Targeting microglia with niacin
Microglia have been shown to contribute in Alzheimer’s disease (AD) pathophysiology. However, the role of these cells remains to be completely elucidated. Here, Moutinho et al. investigated the mechanisms mediating the association between dietary intake of nicotinic acid (niacin) and the reduced risk of developing AD. The expression of niacin receptor HCAR2 is increased in brain from patients with AD and in rodent models. Hcar2 inactivation in AD mice exacerbated cognitive impairments and amyloid-β burden, whereas HCAR2 activation using the FDA-approved drug Niaspan had protective and therapeutic effects in mice by modulating the microglia response to amyloid pathology. The results suggest that modulating microglia activity through HCAR2 might be effective for preventing or treating AD.
Increased dietary intake of niacin has been correlated with reduced risk of Alzheimer’s disease (AD). Niacin serves as a high-affinity ligand for the receptor HCAR2 (GPR109A). In the brain, HCAR2 is expressed selectively by microglia and is robustly induced by amyloid pathology in AD. The genetic inactivation of Hcar2 in 5xFAD mice, a model of AD, results in impairment of the microglial response to amyloid deposition, including deficits in gene expression, proliferation, envelopment of amyloid plaques, and uptake of amyloid-β (Aβ), ultimately leading to exacerbation of amyloid burden, neuronal loss, and cognitive deficits. In contrast, activation of HCAR2 with an FDA-approved formulation of niacin (Niaspan) in 5xFAD mice leads to reduced plaque burden and neuronal dystrophy, attenuation of neuronal loss, and rescue of working memory deficits. These data provide direct evidence that HCAR2 is required for an efficient and neuroprotective response of microglia to amyloid pathology. Administration of Niaspan potentiates the HCAR2-mediated microglial protective response and consequently attenuates amyloid-induced pathology, suggesting that its use may be a promising therapeutic approach to AD that specifically targets the neuroimmune response.
Alzheimer’s disease (AD) is the most common form of dementia for which there is no effective treatment. Mounting evidence suggests that the accumulation and aggregation of amyloid-β (Aβ) is a key initiating factor in a cascade of events that lead to AD (1). The AD brain is typified by a robust microglial immune response triggered by Aβ accumulation (2). Furthermore, genetic studies have linked many immune genes subserving this microglial response to the risk of AD (3, 4). Although microglia have emerged as an important player in AD pathogenesis and progression, the role of these cells in disease is complex and still not fully understood.
Increased dietary intake of niacin (nicotinic acid) has been associated with improved cognitive performance (5) and reduced risk of age-associated cognitive decline and AD (6). Niacin is obtained principally through diet and is able to cross the blood-brain barrier (7), as evidenced by its detection in the mouse brain and human cerebrospinal fluid (8, 9). Thus, we postulated that the actions of niacin within the brain may be of therapeutic utility for AD. In the brain, it is unlikely that niacin acts through its canonical role as precursor of nicotinamide adenine dinucleotide (10) because the expression and activity of the enzymatic machinery required for this conversion are markedly low (11–14). Niacin has been identified as a high-affinity ligand for the Gi-linked heterotrimeric guanine nucleotide-binding protein–coupled receptor (GPCR) hydroxycarboxylic acid receptor 2 (HCAR2), also known as GPR109A (15–17), which is expressed in the brain and has been shown to modulate microglial actions in several central nervous system (CNS) disease models (18–22). Specifically, HCAR2 activation with niacin and other ligands inhibits lipopolysaccharide–triggered inflammatory responses in microglial cells (18–20). Furthermore, niacin acts broadly through HCAR2 to elicit therapeutic effects in a demyelination model by improving microglial surveillance and increasing phagocytosis and cytokine production (21). Similarly, niacin treatment was beneficial in a glioblastoma model by increasing microglia chemotaxis and cytokine production (22). However, it is unknown whether HCAR2 modulation can affect microglial functions in AD. We hypothesized that HCAR2 promotes a beneficial microglia phenotype in AD that can be pharmacologically stimulated by niacin.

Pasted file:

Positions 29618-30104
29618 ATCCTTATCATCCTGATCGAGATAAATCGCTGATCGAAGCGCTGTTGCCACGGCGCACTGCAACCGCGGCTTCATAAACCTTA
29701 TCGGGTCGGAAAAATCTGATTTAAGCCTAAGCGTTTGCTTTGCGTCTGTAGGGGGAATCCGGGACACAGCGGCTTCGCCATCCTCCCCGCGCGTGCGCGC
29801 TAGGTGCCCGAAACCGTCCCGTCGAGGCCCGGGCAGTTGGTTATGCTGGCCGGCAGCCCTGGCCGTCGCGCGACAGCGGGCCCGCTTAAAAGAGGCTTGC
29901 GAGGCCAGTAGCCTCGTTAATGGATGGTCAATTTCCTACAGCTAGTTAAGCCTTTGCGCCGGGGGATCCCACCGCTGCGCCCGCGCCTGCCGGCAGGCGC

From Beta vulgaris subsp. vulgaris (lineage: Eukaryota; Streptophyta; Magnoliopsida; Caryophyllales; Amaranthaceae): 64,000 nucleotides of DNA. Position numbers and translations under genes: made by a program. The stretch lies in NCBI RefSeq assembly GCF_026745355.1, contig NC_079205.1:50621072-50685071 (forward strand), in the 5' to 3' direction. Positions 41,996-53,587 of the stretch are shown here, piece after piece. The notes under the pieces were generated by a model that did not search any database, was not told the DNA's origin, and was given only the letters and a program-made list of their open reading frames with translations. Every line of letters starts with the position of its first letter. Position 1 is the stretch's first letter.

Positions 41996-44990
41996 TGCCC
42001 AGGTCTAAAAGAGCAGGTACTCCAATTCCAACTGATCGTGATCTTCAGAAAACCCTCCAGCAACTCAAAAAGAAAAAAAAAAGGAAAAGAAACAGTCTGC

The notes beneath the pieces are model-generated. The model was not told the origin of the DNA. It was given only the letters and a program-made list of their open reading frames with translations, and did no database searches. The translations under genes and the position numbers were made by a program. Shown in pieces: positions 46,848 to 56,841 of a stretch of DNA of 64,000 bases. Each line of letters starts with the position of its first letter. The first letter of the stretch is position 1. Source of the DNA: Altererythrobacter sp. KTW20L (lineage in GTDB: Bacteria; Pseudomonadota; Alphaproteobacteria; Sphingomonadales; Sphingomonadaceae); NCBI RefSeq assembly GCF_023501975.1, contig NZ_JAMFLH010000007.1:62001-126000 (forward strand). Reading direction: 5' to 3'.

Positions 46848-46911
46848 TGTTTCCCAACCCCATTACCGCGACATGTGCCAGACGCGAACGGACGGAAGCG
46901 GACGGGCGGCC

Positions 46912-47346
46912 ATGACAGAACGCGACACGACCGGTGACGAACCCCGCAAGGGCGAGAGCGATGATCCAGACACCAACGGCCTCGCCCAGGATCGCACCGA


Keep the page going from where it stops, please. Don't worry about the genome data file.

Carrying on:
Here, we report a robust induction of HCAR2 in the brain of the amyloidogenic 5xFAD mouse model and in patients with AD. Genetic inactivation of Hcar2 in the 5xFAD mice impairs the microglial response to amyloid pathology, accompanied by an exacerbation of plaque burden, neuronal pathology, and ultimately, cognitive impairment. Conversely, persistent activation of HCAR2 with a U.S. Food and Drug Administration (FDA)–approved formulation of niacin, Niaspan, stimulates a broad and complex protective response mediated by microglia, leading to decreased plaque burden, reduced neuronal loss, and improved working memory deficits. Our findings support HCAR2 activation as a promising therapeutic strategy for AD.
Furthermore, according to the human equivalent doses based on body surface area (64), the dosage of Niaspan used to treat mice corresponds to a daily dosage of about 500 mg of Niaspan in humans, which is well below the daily maintenance dose used to treat dyslipidemia (1000 to 2000 mg). Thus, our findings suggest that a low and safe dose of Niaspan might be sufficient to elicit therapeutic effects in AD and are consistent with the existing epidemiological data showing that enhanced dietary niacin is associated with reduced risk for AD.